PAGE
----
Asked to reflect on what needs to be done for countries like Albania to overcome the burden of human smuggling and trafficking, Sr. Imelda also sees the problem as one of the destruction of values and feels that globalization and secularization have destroyed basic ethical values and dignity and respect for other human beings.

She notes that for countries like Albania to make progress a systemic change is needed. In her view: How can you begin to change a culture which is fearful and helpless and hopeless into having dignity and respect to making the systems work when nobody is encouraging it?

The conflict in Ukraine might exacerbate the problem

Conflict situations and internal displacement also fuel the protracted instability that offers fertile grounds for these criminal activities. Experts and government officials alike share the concern. 

Since 2004, Canada has consistently been ranked as a Tier 1 country in the TIP report. According to government officials, Canada works with domestic law enforcement agencies and international partners to disrupt migrant smuggling networks which represent a threat to Canadian national security and to assist vulnerable migrants victimized as a result of the nefarious activities of criminal networks.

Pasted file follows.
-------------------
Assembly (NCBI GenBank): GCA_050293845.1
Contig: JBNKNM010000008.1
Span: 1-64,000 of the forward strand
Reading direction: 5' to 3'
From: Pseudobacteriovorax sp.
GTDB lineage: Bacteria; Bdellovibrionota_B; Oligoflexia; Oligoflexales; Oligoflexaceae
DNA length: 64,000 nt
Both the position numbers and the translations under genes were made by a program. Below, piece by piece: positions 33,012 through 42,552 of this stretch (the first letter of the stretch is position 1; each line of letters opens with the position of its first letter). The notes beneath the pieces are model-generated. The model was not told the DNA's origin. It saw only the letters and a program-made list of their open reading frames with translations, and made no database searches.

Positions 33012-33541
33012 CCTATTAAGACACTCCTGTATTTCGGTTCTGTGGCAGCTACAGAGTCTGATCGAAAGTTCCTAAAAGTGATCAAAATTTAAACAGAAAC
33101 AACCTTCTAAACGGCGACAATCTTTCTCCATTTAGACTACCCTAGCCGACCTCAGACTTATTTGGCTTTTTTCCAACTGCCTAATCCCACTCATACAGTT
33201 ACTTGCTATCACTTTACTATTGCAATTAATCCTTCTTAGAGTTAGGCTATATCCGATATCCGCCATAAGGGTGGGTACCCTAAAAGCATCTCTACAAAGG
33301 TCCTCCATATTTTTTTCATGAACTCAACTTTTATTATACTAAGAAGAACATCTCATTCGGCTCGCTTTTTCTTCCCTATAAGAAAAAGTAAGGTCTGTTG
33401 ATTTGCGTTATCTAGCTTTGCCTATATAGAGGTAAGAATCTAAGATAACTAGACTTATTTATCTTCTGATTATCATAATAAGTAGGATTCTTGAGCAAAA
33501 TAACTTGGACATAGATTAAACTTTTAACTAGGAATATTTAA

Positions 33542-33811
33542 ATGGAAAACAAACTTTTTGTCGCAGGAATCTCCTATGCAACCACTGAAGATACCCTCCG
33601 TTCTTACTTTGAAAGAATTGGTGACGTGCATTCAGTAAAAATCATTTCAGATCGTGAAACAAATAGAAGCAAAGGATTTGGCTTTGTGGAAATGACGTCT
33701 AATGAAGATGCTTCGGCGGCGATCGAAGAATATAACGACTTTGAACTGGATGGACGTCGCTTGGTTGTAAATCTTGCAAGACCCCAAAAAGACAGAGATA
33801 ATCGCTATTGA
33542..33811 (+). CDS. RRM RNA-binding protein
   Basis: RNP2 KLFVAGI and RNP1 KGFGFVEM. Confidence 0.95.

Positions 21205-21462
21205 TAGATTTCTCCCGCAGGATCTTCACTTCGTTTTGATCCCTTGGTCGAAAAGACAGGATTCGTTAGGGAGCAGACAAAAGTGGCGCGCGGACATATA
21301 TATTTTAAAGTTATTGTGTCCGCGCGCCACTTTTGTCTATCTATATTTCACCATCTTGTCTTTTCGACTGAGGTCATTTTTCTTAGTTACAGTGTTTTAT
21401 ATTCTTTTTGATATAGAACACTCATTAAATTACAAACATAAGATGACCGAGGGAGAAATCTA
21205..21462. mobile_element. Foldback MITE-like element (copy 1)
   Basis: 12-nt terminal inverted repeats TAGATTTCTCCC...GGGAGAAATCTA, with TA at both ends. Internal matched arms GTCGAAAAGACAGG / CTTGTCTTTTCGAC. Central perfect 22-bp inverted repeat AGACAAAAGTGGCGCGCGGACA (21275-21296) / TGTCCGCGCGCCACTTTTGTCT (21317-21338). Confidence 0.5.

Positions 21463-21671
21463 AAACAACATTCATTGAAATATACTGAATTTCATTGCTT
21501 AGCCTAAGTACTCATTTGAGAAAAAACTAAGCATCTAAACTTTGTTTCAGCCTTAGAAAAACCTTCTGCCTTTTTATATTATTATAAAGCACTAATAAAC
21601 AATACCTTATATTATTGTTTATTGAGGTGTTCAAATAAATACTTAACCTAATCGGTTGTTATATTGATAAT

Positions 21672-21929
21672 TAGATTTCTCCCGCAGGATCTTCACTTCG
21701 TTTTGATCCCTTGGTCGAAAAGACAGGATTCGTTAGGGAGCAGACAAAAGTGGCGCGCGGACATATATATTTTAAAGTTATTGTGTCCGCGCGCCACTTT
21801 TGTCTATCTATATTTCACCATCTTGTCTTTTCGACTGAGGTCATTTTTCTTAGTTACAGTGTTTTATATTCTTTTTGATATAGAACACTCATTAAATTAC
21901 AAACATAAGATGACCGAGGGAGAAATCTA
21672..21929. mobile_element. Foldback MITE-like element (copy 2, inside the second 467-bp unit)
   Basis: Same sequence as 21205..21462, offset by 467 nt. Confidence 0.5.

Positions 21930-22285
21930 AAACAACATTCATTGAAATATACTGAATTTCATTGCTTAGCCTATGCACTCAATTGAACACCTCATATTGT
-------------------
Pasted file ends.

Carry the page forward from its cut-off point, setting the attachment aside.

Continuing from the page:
According to James Wanki, Spokesperson for Global Affairs Canada, Canada is active in sharing best practices in countering these crimes with Western Balkans countries through its participation in the Organization for Security and Cooperation in Europe (OSCE). He says that it is likely that the current situation in Ukraine will exacerbate the problem of smuggling in Eastern Europe and the Western Balkans as time goes on.

Read the entire series:

Part 1: All of us were desperate to get to Canada

Part 2: Smuggling of Mexicans from Canada to the U.S. a regular occurrence

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Naser Miftari is an independent media researcher. His broad area of interest is in political theory and his research focus is on the future of public broadcasting, media governance and political economy of communication. For more than ten years he was a writer and editor for Koha Ditore one of leading newspapers in South East Europe. He is an active contributor in media research studies and has also taught graduate and undergraduate courses in media and political science at colleges and universities in United States and South East Europe. More recently he served as a contributor on global journalism issues with the Toronto-based Canadian Journalists for Freedom of Expression (CJFE) and in 2016 he was a research fellow at King’s College in New York.